- Manage precious time appropriately.
Time management is a vital aspect, and it impacts driving speed and consequent road mishaps. You often race to offices, schools, and colleges. Time management for us should be a matter of concern. You plan to arrive early at your destination to avoid the pointless rush. When you drive recklessly, your safety and that of others on the road are at risk.
- You need to check the traffic indicators.
You learned about traffic lights in the 1st standard of our schooling. As responsive car drivers, you can halt your car whenever you see a red light at a traffic signal to give pedestrians and other vehicles a chance to cross the road. Breaking the traffic signals can lead to a collision with an unseen vehicle on the other side of the road. Also, it attracts a penalty of INR 1,000/-under the latest traffic violation rules of 2019. Moreover, you or your drivers must check other traffic indicators like speed limits, speed cameras, and signboards while driving.
- Always keep your car in top condition.
Timely maintenance enhances the car’s usefulness while enhancing the driver’s and other passengers’ safety. Good servicing at a proper dealer reduces several issues. An up-to-date service helps to prevent breakdowns on the road.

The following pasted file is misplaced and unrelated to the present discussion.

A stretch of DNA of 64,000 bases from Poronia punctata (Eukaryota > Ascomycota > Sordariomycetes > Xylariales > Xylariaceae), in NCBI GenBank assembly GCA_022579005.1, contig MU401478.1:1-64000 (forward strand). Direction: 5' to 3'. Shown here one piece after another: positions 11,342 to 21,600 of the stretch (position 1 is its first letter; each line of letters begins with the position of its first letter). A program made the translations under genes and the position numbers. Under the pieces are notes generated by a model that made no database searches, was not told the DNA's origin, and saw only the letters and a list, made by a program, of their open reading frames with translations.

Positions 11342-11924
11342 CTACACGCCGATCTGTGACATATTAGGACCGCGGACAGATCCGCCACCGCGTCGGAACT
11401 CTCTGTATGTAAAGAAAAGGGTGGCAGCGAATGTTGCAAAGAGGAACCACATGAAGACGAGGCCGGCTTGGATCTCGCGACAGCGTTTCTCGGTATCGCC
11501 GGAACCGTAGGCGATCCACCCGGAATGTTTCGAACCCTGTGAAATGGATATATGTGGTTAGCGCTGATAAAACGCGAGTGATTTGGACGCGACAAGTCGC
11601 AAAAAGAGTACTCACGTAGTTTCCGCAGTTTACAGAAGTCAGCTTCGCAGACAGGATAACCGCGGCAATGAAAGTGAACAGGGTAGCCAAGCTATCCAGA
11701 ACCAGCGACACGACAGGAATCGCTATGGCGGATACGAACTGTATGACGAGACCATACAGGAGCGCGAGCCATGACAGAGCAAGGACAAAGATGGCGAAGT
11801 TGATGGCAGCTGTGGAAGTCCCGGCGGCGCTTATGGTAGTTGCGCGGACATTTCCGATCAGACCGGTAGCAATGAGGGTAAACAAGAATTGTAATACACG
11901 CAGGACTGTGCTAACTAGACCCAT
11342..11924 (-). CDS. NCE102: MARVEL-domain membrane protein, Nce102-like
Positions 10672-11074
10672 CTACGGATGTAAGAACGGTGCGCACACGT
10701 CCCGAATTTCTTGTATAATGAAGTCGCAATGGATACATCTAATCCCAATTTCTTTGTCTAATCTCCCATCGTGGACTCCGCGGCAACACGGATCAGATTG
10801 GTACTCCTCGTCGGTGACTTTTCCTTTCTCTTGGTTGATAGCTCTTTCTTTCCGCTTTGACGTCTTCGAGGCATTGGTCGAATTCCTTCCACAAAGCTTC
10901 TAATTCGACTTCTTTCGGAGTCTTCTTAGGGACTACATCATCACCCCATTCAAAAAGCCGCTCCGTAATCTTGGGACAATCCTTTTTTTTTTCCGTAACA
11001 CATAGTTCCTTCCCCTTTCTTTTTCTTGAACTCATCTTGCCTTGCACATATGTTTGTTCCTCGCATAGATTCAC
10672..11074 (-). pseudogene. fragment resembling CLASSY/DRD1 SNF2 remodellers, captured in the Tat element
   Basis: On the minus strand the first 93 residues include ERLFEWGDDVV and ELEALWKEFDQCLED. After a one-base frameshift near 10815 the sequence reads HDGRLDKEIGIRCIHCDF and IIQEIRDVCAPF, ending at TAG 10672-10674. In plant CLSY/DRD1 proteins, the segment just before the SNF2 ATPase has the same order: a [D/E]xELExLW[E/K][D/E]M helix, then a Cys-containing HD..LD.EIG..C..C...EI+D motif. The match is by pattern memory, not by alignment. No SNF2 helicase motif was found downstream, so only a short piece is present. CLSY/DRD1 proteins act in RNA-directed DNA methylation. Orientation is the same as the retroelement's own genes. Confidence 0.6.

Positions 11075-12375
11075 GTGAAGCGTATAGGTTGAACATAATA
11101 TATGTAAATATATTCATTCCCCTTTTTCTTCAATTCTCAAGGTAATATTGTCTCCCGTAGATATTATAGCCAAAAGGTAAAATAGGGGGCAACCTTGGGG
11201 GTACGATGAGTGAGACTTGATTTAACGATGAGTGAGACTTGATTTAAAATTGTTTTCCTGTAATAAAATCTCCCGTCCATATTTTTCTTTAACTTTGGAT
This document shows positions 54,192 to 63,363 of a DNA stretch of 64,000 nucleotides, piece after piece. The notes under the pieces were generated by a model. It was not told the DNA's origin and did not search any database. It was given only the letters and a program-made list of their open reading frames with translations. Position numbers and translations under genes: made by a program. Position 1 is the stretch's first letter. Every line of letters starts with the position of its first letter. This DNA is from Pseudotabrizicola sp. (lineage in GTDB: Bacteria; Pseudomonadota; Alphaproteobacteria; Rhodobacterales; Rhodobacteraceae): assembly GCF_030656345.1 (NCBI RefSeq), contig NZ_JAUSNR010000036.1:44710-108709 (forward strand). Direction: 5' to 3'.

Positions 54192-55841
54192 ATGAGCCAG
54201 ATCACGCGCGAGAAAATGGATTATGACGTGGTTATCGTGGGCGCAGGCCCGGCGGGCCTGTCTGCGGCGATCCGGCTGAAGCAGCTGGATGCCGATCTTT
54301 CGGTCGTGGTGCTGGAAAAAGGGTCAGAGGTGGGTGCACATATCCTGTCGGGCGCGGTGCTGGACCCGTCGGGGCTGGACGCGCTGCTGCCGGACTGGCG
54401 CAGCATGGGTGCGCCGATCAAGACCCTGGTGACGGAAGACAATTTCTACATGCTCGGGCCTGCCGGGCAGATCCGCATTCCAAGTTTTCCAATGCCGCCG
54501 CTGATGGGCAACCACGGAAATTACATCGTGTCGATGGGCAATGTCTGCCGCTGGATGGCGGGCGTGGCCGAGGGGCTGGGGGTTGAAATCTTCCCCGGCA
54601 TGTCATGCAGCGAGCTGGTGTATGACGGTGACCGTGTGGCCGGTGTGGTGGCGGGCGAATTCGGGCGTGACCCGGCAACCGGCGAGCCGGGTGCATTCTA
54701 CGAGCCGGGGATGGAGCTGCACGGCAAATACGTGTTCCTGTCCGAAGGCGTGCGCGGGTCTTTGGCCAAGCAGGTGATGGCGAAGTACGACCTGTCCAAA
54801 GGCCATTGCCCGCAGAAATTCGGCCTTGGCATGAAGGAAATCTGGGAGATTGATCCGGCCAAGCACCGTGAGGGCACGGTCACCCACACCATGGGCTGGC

- You can avoid honking too much while driving in India.
You do not appreciate hearing unwanted honking from passing cars. It may affect your composure. Similarly, you should only occasionally use your horn to warn other motorists and pedestrians on the street.
- Get Your Vehicle the Most Modern Equipment.
When driving, safety should always come first for car owners. Overall, the automobile will benefit from having the newest safety features like airbags, anti-lock braking systems, and reverse parking cameras with EBD (Electronic Brake-force Distribution System).
- Always think about auto insurance.
The Motor Tariff Act of 2002 in India makes it mandatory to get third-party automobile insurance.
However, comprehensive auto insurance coverage is the best if you want uncut vehicle protection. It offers greater third-party liability and personal injury protection than your auto insurance policy. Car insurance is a safety net to guard your car against unexpected events, but it does not allow you to drive rashly.
One of the main benefits of traveling by car is flexibility. The freedom of a road trip allows you to stop whenever you want, travel at your speed, and enjoy yourself. There are no restrictions on where and when you can halt, and you are free to decide how much driving you want to do before stopping for the night.
Maintaining your car opportunely can not only ensure its dependability and safety but may also improve fuel efficiency. Car users can save as much as Rs. 10,000 a year.
1.35 million people die in traffic accidents in a year, which is an awful number, but India’s road safety is the worst it has ever been. In 2018 alone, around 149,000 people died on Indian roadways.
The new law increases the punishment for drunk driving to six months imprisonment or a fine of Rs 10,000 for the first offense and two years’ imprisonment or a fine of Rs 15,000 for the second offense.